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I understand the need to use a VPN when connecting to public wifi. I also understand the need for a VPN when connecting to the company's internal network. However, I am less certain about the benefits of using a third-party VPN (NortonVPN in this case) when working from my home network. My employer is under the impression it is not safe to work from home without using NortonVPN.

Are there valid technical reasons to require a third-party VPN when working remote?

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However, I am less certain about the benefits of using a third-party VPN (NortonVPN in this case) when working from my home network. My employer is under the impression it is not safe to work from home without using NortonVPN.

Are there valid technical reasons to require a third-party VPN when working remote?

If your employer requires\advises it's employees to use VPN in order to access to work environment, even if it's simply accessing an admin panel to a publicly published website, then they have a valid point.

All your data going to the endpoint, pass through network\application of your network provider, and anywhere in-between it can be intercepted. Even https traffic is not safe, since simply deploying a proxy which requires download and installation of it's SSL certificate is enough to decrypt and view all the data you are exchanging with the endpoint.

Using third-party VPN solutions however may not be the best solution. They can be susceptible to the data leak, and it might be too late to discover that. Besides, there are no guarantee that third-party VPN vendors are absolutely self-conscious about the data that passes through them. It would be best for employer to use there own, internally deployed VPN solution.

In short - Using VPN for work, even from home is a must. Using third-party VPN for these purposes cannot be sufficiently justified.

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The purpose of VPN for access to your workplace is to secure your traffic from eavesdroppers on the network where your endpoint device resides (e.g. your home WiFi or the neighborhood coffee shop). This is critical where you are handling proprietary data, and is also important when you come to authenticate yourself to your employer's systems to do work (to ensure you aren't being impersonated by someone sniffing your traffic locally).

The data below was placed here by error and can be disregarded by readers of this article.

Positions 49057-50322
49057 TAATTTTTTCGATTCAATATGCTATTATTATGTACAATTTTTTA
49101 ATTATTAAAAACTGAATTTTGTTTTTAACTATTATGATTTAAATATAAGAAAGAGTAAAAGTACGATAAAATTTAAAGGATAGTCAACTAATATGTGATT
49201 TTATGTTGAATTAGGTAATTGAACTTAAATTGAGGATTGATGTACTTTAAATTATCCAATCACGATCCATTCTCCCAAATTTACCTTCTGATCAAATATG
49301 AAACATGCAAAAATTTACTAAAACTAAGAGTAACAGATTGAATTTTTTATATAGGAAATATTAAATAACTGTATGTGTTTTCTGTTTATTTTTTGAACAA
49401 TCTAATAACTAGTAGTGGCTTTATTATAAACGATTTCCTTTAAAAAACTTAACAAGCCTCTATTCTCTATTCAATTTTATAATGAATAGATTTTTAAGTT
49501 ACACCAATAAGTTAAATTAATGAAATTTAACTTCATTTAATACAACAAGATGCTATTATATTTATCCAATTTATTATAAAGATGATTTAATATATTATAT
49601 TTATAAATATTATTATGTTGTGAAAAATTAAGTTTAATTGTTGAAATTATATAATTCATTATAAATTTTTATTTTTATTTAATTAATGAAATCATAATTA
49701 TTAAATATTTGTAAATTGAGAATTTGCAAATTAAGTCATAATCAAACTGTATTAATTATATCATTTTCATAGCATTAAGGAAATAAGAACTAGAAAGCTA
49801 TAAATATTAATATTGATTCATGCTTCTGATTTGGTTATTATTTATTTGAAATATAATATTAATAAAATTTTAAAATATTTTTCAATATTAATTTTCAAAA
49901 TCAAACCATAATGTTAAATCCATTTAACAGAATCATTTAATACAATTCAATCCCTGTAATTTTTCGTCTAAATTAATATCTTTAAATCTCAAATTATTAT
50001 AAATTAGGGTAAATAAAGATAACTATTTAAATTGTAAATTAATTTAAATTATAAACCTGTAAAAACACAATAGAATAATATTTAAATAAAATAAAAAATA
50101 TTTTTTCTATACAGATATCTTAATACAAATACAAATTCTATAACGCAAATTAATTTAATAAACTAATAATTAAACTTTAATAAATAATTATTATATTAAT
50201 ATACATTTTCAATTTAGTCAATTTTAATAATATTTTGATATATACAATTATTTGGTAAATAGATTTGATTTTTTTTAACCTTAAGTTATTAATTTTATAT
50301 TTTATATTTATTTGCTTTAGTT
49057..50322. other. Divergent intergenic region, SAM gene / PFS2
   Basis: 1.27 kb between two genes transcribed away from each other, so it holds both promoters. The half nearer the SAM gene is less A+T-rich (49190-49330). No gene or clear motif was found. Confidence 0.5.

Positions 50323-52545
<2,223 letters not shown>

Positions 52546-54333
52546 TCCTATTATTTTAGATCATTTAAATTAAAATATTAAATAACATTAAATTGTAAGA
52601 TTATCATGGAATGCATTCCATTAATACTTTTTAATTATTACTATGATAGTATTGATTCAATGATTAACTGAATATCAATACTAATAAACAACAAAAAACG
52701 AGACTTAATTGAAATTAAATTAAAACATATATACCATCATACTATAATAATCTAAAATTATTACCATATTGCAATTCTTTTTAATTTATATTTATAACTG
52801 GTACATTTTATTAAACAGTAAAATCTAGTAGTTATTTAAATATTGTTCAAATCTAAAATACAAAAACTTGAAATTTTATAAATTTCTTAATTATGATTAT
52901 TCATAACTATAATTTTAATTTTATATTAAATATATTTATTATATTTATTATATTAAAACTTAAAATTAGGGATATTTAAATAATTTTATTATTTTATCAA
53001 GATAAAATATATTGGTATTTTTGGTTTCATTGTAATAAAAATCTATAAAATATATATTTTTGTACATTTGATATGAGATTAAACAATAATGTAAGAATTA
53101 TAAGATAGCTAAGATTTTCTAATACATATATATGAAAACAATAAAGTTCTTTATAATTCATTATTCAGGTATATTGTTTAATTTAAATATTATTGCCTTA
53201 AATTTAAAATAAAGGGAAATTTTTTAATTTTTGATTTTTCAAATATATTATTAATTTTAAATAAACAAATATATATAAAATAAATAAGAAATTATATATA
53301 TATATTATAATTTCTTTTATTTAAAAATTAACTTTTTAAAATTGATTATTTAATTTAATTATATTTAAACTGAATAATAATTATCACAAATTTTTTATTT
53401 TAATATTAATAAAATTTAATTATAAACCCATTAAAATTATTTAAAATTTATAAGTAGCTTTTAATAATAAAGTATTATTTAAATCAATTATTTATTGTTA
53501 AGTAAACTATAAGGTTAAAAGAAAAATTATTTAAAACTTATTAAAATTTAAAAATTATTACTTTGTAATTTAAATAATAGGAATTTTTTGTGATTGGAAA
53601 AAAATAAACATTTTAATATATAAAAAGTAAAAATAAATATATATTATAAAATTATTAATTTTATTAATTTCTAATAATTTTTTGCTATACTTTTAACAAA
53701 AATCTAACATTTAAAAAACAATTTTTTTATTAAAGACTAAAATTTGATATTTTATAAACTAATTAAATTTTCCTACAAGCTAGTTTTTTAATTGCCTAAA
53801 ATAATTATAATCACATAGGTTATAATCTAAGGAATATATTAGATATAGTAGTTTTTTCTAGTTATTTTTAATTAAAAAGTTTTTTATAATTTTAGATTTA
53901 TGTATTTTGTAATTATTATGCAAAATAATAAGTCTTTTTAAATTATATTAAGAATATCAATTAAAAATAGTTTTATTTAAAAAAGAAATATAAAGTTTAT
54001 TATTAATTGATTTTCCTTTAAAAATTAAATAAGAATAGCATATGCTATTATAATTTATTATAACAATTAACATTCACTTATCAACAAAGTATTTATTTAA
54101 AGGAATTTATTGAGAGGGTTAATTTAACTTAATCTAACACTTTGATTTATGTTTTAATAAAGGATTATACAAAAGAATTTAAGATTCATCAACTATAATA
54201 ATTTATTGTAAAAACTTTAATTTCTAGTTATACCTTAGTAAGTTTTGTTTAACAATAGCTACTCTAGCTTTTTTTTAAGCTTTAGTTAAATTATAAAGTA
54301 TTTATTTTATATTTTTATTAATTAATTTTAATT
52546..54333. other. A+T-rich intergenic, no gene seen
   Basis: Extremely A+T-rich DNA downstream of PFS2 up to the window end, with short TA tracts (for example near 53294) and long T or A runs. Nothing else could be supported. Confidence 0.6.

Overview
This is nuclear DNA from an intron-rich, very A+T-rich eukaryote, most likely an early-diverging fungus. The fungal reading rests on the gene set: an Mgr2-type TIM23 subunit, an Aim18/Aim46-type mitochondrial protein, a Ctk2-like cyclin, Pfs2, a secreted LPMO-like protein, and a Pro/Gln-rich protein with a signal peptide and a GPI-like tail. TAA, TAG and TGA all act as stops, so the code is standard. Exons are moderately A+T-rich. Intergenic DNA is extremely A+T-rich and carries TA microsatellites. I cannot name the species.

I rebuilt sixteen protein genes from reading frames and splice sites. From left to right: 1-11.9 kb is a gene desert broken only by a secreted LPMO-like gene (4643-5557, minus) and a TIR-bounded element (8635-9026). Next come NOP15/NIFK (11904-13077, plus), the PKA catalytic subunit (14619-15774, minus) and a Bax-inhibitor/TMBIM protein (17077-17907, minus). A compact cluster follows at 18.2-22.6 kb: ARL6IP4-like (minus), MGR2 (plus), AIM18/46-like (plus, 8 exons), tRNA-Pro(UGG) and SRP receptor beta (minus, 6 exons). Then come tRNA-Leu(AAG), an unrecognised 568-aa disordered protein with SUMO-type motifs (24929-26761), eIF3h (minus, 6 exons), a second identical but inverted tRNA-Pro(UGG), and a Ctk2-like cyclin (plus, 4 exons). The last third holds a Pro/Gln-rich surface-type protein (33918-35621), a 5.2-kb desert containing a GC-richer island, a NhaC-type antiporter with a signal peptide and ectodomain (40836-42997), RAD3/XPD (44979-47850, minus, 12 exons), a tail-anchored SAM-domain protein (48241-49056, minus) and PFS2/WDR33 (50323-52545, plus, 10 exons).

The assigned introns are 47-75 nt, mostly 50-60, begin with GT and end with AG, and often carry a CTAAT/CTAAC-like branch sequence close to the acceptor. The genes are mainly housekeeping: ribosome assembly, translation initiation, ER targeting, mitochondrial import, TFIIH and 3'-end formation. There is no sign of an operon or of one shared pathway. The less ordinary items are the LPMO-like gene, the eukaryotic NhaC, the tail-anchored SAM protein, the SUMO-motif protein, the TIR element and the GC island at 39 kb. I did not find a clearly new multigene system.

The difference between a third-party VPN such as NortonVPN and a VPN provided by your employer is at the other end of the connection: while employer-provided VPN terminates inside your employer's network perimeter, third-party VPN must terminate on the public Internet unless there is a working relationship between the third party and your employer.

The advantage of third-party VPN in this case is the employer doesn't need to purchase or lease expensive equipment for VPN termination, but instead the third party spreads that cost over many customers including your employer or yourself. However, third-party VPN works best when your employer's services are exposed to the public Internet and are protected by controls at each step, as opposed to when services are exposed only inside a perimeter firewall and relying on that firewall to keep bad things out. This favors cloud-based services over on-premises services, and your employer will likely have done the risk analysis to justify this.

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